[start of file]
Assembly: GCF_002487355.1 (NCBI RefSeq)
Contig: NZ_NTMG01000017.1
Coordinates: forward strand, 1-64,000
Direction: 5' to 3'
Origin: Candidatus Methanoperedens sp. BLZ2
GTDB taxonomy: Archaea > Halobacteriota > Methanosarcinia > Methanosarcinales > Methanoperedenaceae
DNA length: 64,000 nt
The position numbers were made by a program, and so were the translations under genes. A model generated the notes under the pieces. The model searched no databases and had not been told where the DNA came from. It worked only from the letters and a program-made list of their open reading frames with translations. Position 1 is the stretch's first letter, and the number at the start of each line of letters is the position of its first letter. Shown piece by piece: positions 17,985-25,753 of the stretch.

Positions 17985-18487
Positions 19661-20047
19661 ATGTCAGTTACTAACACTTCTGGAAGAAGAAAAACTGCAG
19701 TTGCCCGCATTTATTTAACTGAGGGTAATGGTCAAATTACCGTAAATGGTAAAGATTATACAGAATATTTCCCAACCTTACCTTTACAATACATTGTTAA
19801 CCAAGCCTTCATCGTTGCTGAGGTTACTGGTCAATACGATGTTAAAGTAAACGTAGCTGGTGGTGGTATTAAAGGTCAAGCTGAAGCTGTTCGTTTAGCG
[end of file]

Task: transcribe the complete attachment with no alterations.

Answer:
Assembly: GCF_002487355.1 (NCBI RefSeq)
Contig: NZ_NTMG01000017.1
Coordinates: forward strand, 1-64,000
Direction: 5' to 3'
Origin: Candidatus Methanoperedens sp. BLZ2
GTDB taxonomy: Archaea > Halobacteriota > Methanosarcinia > Methanosarcinales > Methanoperedenaceae
DNA length: 64,000 nt
The position numbers were made by a program, and so were the translations under genes. A model generated the notes under the pieces. The model searched no databases and had not been told where the DNA came from. It worked only from the letters and a program-made list of their open reading frames with translations. Position 1 is the stretch's first letter, and the number at the start of each line of letters is the position of its first letter. Shown piece by piece: positions 17,985-25,753 of the stretch.

Positions 17985-18487
Positions 19661-20047
19661 ATGTCAGTTACTAACACTTCTGGAAGAAGAAAAACTGCAG
19701 TTGCCCGCATTTATTTAACTGAGGGTAATGGTCAAATTACCGTAAATGGTAAAGATTATACAGAATATTTCCCAACCTTACCTTTACAATACATTGTTAA
19801 CCAAGCCTTCATCGTTGCTGAGGTTACTGGTCAATACGATGTTAAAGTAAACGTAGCTGGTGGTGGTATTAAAGGTCAAGCTGAAGCTGTTCGTTTAGCG